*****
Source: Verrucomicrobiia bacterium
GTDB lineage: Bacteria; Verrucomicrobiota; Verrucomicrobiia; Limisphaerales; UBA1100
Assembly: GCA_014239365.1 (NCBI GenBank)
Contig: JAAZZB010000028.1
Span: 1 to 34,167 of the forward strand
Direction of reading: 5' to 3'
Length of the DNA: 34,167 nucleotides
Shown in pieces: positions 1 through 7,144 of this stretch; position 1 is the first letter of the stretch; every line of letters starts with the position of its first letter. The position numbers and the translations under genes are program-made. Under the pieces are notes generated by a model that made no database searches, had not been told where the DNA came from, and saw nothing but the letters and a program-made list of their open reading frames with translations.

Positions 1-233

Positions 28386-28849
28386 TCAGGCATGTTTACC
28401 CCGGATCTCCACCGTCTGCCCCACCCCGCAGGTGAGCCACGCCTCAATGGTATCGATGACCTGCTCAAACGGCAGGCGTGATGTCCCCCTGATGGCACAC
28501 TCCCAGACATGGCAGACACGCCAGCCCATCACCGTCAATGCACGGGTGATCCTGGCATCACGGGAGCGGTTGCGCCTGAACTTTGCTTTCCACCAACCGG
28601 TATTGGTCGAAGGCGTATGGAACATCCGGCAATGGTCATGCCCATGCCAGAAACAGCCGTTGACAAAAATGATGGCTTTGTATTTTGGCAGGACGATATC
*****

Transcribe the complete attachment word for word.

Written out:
Source: Verrucomicrobiia bacterium
GTDB lineage: Bacteria; Verrucomicrobiota; Verrucomicrobiia; Limisphaerales; UBA1100
Assembly: GCA_014239365.1 (NCBI GenBank)
Contig: JAAZZB010000028.1
Span: 1 to 34,167 of the forward strand
Direction of reading: 5' to 3'
Length of the DNA: 34,167 nucleotides
Shown in pieces: positions 1 through 7,144 of this stretch; position 1 is the first letter of the stretch; every line of letters starts with the position of its first letter. The position numbers and the translations under genes are program-made. Under the pieces are notes generated by a model that made no database searches, had not been told where the DNA came from, and saw nothing but the letters and a program-made list of their open reading frames with translations.

Positions 1-233

Positions 28386-28849
28386 TCAGGCATGTTTACC
28401 CCGGATCTCCACCGTCTGCCCCACCCCGCAGGTGAGCCACGCCTCAATGGTATCGATGACCTGCTCAAACGGCAGGCGTGATGTCCCCCTGATGGCACAC
28501 TCCCAGACATGGCAGACACGCCAGCCCATCACCGTCAATGCACGGGTGATCCTGGCATCACGGGAGCGGTTGCGCCTGAACTTTGCTTTCCACCAACCGG
28601 TATTGGTCGAAGGCGTATGGAACATCCGGCAATGGTCATGCCCATGCCAGAAACAGCCGTTGACAAAAATGATGGCTTTGTATTTTGGCAGGACGATATC